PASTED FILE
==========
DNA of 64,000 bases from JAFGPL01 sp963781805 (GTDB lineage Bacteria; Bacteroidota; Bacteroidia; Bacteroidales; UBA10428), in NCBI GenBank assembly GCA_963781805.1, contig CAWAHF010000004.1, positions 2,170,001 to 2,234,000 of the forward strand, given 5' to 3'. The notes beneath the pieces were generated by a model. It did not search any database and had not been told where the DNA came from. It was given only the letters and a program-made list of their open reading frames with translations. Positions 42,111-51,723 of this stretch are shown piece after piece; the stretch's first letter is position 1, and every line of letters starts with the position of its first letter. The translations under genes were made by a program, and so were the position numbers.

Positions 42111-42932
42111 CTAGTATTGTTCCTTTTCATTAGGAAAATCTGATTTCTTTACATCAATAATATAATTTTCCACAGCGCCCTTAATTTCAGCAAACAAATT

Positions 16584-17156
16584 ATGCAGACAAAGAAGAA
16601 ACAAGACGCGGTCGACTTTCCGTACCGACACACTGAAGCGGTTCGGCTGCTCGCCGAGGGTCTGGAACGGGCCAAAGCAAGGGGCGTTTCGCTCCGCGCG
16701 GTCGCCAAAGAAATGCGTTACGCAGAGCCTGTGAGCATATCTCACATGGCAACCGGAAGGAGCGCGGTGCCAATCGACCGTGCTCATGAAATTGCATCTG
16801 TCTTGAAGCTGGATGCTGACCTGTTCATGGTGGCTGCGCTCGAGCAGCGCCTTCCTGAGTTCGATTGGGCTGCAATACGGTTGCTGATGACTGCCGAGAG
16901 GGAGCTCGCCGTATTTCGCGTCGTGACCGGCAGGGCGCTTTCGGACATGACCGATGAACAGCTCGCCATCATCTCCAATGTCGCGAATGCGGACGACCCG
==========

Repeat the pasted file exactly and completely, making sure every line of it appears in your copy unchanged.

DNA of 64,000 bases from JAFGPL01 sp963781805 (GTDB lineage Bacteria; Bacteroidota; Bacteroidia; Bacteroidales; UBA10428), in NCBI GenBank assembly GCA_963781805.1, contig CAWAHF010000004.1, positions 2,170,001 to 2,234,000 of the forward strand, given 5' to 3'. The notes beneath the pieces were generated by a model. It did not search any database and had not been told where the DNA came from. It was given only the letters and a program-made list of their open reading frames with translations. Positions 42,111-51,723 of this stretch are shown piece after piece; the stretch's first letter is position 1, and every line of letters starts with the position of its first letter. The translations under genes were made by a program, and so were the position numbers.

Positions 42111-42932
42111 CTAGTATTGTTCCTTTTCATTAGGAAAATCTGATTTCTTTACATCAATAATATAATTTTCCACAGCGCCCTTAATTTCAGCAAACAAATT

Positions 16584-17156
16584 ATGCAGACAAAGAAGAA
16601 ACAAGACGCGGTCGACTTTCCGTACCGACACACTGAAGCGGTTCGGCTGCTCGCCGAGGGTCTGGAACGGGCCAAAGCAAGGGGCGTTTCGCTCCGCGCG
16701 GTCGCCAAAGAAATGCGTTACGCAGAGCCTGTGAGCATATCTCACATGGCAACCGGAAGGAGCGCGGTGCCAATCGACCGTGCTCATGAAATTGCATCTG
16801 TCTTGAAGCTGGATGCTGACCTGTTCATGGTGGCTGCGCTCGAGCAGCGCCTTCCTGAGTTCGATTGGGCTGCAATACGGTTGCTGATGACTGCCGAGAG
16901 GGAGCTCGCCGTATTTCGCGTCGTGACCGGCAGGGCGCTTTCGGACATGACCGATGAACAGCTCGCCATCATCTCCAATGTCGCGAATGCGGACGACCCG